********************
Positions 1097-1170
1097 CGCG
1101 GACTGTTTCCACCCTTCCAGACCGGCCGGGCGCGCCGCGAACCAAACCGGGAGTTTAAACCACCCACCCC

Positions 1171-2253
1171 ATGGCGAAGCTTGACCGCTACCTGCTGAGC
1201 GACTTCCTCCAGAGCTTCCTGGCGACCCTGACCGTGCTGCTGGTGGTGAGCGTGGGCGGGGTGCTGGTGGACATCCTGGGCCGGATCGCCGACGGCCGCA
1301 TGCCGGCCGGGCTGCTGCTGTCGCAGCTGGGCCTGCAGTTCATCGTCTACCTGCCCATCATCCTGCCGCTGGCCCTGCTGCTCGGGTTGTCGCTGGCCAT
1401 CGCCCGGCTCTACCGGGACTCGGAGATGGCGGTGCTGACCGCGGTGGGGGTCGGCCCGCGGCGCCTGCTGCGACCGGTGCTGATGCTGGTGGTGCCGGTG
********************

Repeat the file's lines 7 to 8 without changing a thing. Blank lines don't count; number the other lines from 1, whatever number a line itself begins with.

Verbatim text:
1301 TGCCGGCCGGGCTGCTGCTGTCGCAGCTGGGCCTGCAGTTCATCGTCTACCTGCCCATCATCCTGCCGCTGGCCCTGCTGCTCGGGTTGTCGCTGGCCAT
1401 CGCCCGGCTCTACCGGGACTCGGAGATGGCGGTGCTGACCGCGGTGGGGGTCGGCCCGCGGCGCCTGCTGCGACCGGTGCTGATGCTGGTGGTGCCGGTG